Nilay Patel on the further disappearance of the headphone jack, and its replacement, Bluetooth:
To improve Bluetooth, platform vendors like Apple and Google are riffing on top of it, and that means they’re building custom solutions. And building custom solutions means they’re taking the opportunity to prioritize their own products, because that is a fair and rational thing for platform vendors to do.
Unfortunately, what is fair and rational for platform vendors isn’t always great for markets, competition, or consumers. And at the end of this road, we will have taken a simple, universal thing that enabled a vibrant market with tons of options for every consumer, and turned it into yet another limited market defined by ecosystem lock-in.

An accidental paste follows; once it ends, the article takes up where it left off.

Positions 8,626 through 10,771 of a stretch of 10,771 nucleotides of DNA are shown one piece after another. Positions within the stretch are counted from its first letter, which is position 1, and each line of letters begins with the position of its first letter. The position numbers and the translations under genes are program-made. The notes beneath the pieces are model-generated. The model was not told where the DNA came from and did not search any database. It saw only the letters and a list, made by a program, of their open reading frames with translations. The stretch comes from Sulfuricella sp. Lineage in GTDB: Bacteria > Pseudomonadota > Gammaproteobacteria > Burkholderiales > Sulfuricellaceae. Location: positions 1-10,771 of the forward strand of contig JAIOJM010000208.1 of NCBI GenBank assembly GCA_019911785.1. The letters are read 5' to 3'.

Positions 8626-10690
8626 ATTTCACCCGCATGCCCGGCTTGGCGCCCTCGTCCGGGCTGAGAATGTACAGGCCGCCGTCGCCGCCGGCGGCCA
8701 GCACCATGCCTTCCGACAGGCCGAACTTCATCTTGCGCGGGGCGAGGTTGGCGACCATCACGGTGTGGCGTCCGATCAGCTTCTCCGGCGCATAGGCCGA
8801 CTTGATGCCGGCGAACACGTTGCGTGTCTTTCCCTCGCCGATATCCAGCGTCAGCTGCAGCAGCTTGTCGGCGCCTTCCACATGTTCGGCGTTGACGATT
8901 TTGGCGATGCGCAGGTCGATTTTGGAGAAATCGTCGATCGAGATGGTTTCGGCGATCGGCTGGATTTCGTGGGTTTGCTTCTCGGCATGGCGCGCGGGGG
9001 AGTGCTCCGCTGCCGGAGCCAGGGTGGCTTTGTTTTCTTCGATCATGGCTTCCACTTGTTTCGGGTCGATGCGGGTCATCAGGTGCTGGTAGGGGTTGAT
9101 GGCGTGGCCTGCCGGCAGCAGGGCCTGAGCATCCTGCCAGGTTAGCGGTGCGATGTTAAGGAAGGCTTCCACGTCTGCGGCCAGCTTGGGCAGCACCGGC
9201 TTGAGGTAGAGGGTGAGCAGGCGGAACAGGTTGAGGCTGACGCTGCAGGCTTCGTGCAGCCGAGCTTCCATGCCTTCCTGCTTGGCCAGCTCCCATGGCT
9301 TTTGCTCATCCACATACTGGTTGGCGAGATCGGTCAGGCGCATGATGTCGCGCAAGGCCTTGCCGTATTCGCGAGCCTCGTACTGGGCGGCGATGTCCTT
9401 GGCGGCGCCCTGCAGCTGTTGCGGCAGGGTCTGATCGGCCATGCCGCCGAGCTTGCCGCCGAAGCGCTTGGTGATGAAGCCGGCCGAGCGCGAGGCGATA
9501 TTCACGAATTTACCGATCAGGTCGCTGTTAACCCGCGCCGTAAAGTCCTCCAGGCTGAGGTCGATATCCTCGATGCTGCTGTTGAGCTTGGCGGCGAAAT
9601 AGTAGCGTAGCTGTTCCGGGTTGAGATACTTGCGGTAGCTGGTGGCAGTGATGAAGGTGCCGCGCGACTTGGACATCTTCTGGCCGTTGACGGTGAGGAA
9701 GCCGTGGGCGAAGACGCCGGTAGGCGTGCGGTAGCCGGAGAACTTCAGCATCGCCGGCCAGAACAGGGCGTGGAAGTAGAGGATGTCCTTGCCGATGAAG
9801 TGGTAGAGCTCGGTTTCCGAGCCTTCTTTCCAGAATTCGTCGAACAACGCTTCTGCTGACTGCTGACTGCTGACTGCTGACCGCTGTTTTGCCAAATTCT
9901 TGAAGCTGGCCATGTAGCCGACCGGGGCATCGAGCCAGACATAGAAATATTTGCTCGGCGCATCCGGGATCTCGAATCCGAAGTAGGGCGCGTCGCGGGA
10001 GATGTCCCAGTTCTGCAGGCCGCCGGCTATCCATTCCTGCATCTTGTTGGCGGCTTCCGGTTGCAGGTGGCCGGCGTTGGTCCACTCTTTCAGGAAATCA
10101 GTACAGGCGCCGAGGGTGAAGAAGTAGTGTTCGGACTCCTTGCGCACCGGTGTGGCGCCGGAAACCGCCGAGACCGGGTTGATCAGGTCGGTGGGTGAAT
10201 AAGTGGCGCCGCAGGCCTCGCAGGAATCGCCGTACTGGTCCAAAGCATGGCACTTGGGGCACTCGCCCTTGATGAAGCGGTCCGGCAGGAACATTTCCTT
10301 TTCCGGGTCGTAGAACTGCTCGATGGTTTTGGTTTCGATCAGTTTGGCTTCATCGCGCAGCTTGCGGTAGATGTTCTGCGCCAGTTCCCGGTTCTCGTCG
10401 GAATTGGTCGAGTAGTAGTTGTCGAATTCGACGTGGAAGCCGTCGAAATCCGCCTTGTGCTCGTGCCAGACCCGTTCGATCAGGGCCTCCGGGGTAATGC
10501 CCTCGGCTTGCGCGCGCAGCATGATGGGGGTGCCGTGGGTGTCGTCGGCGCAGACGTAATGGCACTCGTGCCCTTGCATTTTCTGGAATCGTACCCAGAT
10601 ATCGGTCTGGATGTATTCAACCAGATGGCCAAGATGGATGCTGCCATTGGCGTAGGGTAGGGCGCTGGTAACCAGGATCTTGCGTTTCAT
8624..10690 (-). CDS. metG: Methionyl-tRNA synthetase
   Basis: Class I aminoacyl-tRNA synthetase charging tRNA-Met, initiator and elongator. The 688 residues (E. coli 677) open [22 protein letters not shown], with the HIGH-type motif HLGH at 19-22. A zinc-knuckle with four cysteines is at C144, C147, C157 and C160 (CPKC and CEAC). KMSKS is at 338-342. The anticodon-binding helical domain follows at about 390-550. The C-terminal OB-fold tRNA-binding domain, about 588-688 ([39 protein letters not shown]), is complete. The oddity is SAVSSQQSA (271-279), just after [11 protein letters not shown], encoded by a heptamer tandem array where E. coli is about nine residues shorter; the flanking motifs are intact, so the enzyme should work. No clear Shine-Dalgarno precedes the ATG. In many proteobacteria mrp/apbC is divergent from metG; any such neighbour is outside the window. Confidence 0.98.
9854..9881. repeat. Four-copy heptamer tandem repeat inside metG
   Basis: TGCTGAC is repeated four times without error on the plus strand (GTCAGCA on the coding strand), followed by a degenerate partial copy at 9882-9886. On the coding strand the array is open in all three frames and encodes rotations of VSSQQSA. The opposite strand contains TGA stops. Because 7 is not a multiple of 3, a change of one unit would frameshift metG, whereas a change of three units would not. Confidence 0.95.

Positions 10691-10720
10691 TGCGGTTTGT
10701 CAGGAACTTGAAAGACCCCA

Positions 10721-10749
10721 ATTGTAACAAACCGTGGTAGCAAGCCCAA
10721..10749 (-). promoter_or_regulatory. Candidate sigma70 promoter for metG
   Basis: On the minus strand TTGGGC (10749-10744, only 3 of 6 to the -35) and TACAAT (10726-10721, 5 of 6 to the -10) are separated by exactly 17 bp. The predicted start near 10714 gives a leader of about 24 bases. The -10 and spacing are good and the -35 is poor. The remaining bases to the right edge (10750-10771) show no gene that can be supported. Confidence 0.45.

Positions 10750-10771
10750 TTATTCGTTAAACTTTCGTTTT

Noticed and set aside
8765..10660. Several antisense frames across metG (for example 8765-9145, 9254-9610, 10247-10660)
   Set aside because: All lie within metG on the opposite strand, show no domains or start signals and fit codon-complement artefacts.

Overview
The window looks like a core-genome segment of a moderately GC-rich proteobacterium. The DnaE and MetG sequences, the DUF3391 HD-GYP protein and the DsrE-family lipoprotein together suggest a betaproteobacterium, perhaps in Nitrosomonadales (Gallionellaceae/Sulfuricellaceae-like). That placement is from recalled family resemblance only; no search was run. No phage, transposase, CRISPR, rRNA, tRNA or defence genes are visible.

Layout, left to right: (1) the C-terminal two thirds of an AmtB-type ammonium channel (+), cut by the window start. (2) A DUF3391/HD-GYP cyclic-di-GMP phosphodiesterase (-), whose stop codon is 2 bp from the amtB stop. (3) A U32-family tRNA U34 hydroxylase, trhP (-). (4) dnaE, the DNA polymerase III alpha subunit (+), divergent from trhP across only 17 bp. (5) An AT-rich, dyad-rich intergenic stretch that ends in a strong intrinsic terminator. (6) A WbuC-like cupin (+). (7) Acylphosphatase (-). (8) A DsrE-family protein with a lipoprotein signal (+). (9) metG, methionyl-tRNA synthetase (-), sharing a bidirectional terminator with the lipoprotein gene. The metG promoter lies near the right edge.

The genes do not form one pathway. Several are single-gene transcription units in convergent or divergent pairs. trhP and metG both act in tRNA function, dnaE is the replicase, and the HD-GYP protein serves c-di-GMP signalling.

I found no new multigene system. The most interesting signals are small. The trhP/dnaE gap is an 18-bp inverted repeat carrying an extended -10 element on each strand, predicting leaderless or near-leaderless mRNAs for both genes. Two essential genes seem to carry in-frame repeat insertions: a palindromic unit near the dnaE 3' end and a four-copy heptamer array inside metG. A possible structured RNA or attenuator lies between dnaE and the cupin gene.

This is exactly what’s happening, and it is turning something simple and straightforward – get headphones, plug it in literally every single piece of headphones-enabled audio equipment made in the last 100 years, and have it work – into an incompatibility nightmare. And this incompatibility nightmare is growing and getting worse, moving beyond just non-standard Bluetooth; you can’t use Apple Music with speakers from Google or Amazon, and Spotify doesn’t work on the Apple Watch.
Removing the headphone jack was a user-hostile move when Apple did it, and it’s still a user-hostile move when Google does it.